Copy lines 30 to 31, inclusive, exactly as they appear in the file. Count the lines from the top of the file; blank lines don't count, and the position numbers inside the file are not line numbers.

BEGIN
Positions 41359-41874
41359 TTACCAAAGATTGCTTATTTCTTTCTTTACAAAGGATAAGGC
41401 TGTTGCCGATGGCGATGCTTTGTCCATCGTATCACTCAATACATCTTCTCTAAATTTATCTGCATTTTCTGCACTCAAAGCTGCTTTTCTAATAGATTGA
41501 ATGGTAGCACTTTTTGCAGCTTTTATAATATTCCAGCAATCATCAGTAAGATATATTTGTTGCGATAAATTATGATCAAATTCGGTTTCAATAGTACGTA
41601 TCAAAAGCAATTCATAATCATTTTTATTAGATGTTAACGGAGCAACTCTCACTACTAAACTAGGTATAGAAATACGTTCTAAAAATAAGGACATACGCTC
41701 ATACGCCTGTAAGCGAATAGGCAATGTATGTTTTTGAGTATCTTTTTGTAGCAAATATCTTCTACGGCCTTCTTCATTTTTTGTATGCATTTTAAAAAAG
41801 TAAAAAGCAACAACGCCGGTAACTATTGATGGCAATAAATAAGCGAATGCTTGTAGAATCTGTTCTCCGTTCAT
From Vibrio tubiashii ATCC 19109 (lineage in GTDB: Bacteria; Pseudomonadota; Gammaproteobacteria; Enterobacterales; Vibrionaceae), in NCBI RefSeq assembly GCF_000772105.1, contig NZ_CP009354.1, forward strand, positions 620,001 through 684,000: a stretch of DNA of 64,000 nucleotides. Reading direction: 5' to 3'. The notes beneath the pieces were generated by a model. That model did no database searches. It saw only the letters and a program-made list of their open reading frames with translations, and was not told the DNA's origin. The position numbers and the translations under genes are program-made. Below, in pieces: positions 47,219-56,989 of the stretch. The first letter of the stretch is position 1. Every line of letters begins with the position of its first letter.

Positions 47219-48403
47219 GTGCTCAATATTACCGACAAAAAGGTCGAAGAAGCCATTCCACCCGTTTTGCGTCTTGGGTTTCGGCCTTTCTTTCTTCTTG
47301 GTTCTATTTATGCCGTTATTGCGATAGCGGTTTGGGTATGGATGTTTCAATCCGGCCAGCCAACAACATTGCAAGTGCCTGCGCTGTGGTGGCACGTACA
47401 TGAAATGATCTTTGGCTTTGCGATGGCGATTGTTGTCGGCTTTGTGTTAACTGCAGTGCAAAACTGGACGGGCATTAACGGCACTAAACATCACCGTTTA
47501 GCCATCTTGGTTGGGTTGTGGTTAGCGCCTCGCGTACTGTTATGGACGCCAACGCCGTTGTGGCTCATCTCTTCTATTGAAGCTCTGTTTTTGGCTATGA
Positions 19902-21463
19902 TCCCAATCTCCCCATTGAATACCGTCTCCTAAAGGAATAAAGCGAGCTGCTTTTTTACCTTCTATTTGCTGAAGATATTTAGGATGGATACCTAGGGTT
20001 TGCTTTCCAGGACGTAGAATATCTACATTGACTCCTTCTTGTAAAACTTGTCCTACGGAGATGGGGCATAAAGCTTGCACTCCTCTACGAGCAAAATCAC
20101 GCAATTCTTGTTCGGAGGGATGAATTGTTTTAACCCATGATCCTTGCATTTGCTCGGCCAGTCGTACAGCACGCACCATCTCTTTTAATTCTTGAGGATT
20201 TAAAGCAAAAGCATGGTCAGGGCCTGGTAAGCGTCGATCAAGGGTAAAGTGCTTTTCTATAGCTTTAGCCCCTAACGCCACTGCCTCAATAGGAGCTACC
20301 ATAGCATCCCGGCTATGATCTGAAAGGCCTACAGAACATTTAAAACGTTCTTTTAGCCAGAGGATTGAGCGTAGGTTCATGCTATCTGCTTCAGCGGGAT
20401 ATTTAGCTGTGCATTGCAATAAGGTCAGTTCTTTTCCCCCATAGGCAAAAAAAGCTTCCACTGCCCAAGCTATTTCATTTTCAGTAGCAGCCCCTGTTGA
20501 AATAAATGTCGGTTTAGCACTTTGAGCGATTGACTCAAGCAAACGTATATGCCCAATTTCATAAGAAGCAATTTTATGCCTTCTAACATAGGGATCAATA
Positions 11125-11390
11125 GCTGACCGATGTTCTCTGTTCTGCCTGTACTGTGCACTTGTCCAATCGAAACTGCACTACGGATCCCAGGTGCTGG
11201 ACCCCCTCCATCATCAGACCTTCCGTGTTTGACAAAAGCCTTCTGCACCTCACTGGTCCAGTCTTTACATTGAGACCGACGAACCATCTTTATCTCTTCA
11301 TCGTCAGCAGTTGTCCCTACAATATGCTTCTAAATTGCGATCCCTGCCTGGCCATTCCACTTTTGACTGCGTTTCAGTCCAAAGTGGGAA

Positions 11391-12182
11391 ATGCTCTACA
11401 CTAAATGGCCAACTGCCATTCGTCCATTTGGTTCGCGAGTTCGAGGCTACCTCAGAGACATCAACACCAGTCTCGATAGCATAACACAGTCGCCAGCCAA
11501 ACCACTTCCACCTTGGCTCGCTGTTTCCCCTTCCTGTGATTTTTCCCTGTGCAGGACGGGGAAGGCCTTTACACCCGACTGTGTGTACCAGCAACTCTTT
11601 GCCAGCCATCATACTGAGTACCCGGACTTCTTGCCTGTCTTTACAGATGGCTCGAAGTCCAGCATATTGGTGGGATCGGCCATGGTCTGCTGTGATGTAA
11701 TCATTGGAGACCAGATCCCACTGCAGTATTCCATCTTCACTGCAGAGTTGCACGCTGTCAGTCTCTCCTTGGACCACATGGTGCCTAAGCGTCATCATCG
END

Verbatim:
11601 GCCAGCCATCATACTGAGTACCCGGACTTCTTGCCTGTCTTTACAGATGGCTCGAAGTCCAGCATATTGGTGGGATCGGCCATGGTCTGCTGTGATGTAA
11701 TCATTGGAGACCAGATCCCACTGCAGTATTCCATCTTCACTGCAGAGTTGCACGCTGTCAGTCTCTCCTTGGACCACATGGTGCCTAAGCGTCATCATCG